The clear attraction of some M&A deals is that, done in the right way, they can help cut overall costs for both parties. Often, it is the primary reason for initiating a merger or acquisition and, in certain markets, it can be particularly important - especially in very static markets. In the UK, for example, cost-saving is an important driver as it becomes harder to grow top-line market share by any noticeable amount. More recently, however, there has been activity around innovative drinks segments, such as cider, craft beer and drinks catering specifically to women. In addition, while a merger can help increase market share, there is much more to it than that. The increased company size means that it is possible to leverage economies of scale to get better prices from suppliers, as well as increase efficiency by pooling existing resources.
Mature markets with established economies have increasingly pushed companies to look towards growth from outside, whether via acquisitions or by forming joint venture partnerships, especially in those markets where majority acquisitions are restricted somewhat by regulatory hurdles. Diageo is a good example of a drinks company that has made smart acquisitions in emerging markets.
The UK-headquartered drinks giant has acquired a stake in Indian spirits manufacturer United Spirits, and is expected to increase its stake in the firm in a phased manner. By doing this, Diageo can use United Spirits’ market knowledge and supply and distribution infrastructure to crack what is a very difficult market for western businesses.
Diageo is also making moves to do a similar thing in China, as it is in early stage talks to up its stake in domestic baijiu producer ShuiJingFang. However, its recent acquisition of the Turkish spirit brand Mey Icki should serve as a warning sign – the Turkish government has recently enacted a new law that forbids alcohol advertising, a move that could leave Diageo’s return on its investment in tatters.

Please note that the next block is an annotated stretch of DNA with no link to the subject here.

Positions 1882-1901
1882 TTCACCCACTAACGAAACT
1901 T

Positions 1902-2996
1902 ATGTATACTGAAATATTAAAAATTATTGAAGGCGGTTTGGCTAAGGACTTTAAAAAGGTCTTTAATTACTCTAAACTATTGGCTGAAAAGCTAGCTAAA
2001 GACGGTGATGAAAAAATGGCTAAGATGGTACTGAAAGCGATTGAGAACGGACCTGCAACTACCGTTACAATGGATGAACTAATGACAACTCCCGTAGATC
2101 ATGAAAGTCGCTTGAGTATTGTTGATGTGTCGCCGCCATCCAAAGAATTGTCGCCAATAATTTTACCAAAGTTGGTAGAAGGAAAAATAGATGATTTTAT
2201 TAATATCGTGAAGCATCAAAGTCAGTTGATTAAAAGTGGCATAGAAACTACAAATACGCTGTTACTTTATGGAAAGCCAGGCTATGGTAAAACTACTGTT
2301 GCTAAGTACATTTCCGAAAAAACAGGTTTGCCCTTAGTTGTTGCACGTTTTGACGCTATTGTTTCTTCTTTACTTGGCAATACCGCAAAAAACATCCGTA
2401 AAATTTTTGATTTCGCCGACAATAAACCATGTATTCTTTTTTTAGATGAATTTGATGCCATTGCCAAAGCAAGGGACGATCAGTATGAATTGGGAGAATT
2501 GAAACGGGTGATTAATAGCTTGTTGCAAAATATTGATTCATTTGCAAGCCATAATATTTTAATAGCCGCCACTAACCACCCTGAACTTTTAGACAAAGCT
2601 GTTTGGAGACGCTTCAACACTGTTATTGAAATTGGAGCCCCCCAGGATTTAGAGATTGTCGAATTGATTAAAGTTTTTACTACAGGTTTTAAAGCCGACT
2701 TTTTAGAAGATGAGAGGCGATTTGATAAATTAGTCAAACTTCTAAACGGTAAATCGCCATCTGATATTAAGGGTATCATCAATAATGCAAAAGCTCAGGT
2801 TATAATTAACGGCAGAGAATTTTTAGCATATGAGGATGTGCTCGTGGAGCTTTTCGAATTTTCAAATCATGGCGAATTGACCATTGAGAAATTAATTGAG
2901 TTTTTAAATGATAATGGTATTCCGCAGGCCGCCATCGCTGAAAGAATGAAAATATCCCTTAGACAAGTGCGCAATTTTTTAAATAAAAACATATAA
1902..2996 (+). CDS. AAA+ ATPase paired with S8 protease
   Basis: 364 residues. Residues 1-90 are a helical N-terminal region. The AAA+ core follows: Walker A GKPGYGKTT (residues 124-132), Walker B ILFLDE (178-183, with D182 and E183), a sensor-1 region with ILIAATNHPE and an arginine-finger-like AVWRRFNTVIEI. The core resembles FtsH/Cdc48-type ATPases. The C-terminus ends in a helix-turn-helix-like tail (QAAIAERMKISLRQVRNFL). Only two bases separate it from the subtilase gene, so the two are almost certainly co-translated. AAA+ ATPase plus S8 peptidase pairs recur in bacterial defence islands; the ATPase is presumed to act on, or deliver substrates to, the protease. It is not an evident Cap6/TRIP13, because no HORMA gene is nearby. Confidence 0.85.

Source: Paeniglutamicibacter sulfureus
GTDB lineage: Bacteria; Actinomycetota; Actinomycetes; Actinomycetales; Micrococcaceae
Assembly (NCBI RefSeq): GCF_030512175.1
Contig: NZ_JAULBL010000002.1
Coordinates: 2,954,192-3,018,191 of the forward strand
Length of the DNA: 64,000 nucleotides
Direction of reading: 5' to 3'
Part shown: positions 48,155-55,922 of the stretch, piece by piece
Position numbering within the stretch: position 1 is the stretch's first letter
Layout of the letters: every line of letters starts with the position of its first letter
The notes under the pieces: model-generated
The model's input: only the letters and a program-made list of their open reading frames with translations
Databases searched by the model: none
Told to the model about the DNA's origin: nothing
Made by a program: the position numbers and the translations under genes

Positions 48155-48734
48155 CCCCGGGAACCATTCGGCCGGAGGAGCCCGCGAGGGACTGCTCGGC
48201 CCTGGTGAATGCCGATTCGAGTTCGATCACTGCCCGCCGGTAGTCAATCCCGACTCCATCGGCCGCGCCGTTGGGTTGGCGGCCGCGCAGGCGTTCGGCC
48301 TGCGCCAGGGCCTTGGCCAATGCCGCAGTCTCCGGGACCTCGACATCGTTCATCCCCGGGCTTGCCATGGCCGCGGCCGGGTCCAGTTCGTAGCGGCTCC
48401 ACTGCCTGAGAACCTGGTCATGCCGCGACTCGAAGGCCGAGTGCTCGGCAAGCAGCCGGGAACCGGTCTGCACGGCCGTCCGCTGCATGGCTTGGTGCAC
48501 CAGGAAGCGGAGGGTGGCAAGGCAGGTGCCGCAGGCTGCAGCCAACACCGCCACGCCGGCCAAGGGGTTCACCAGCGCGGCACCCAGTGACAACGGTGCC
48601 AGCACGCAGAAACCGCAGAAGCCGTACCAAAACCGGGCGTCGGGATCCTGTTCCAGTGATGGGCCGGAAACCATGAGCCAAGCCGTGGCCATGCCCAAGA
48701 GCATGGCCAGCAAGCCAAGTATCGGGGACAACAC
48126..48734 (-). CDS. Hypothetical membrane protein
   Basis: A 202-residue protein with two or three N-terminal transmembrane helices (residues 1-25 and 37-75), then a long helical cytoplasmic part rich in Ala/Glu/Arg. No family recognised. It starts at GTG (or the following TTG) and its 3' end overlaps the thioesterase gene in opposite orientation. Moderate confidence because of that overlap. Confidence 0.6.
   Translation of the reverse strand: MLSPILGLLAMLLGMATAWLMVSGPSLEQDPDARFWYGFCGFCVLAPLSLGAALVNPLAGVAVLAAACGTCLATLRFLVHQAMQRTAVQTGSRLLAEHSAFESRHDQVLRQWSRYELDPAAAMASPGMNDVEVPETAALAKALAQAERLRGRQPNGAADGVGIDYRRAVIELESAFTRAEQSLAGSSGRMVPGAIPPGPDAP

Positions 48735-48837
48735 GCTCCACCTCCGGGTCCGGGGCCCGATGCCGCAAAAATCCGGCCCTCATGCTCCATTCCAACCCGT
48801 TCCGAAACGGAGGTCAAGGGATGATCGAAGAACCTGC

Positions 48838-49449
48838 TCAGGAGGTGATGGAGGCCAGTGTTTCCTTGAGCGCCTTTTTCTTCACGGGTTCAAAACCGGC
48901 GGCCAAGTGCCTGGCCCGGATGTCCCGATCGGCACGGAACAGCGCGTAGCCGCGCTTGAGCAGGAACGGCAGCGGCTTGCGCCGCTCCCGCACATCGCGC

Different countries can also have very different approaches to M&A. While for more developed economies, M&A is just part of everyday business life, for some brands in less developed economies, there can be a much greater sense of national pride attached to a brand and, therefore, less willingness to be part of any merger or acquisition, particularly with an overseas company.
Not only can this make the initial deal tricky, but also making any M&A successful can prove harder than if it were to take place in a country where this is more a part of the business culture. An alternative strategy to M&A that is often adopted by international (foreign) buyers is pursuing a collaborative approach by forming JVs.
Successful M&A has helped many drinks brands increase their market share, improve their routes-to-market and grow their business. Yet, this is anything but a straightforward process. Without taking an objective look at each area of the deal, from the people involved to local market conditions and the business culture, unknown factors can irreparably damage a deal. However, with the correct due diligence processes in place, as well as market knowledge, there’s no reason why an M&A deal in the world of drinks can't be a success.
Grant Thornton UK LLP is a business and financial adviser with offices in 28 locations nationwide. The firm is a member of Grant Thornton International Ltd, an organisation of independent assurance, tax and advisory firms with around 31,000 people, across 100 countries. Grant Thornton provides advice for organisations to help boost growth. Proactive teams, led by partners in these firms, are available to solve complex issues for privately-owned, publicly-listed and public sector clients. For more details on Grant Thornton, click here.
Merger and Acquisition Activity Expectations in the Food and Beverage Industry - 2012–2013 : Survey Snapshot
This report is the result of an extensive survey drawn from Canadean’s exclusive panel of leading food and beverage industry executives. In this report, executives provide their future projections in terms of mergers and acquisitions.
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Analysis - M&A in the Drinks Sector: Why Doing the Deal is Only the Beginning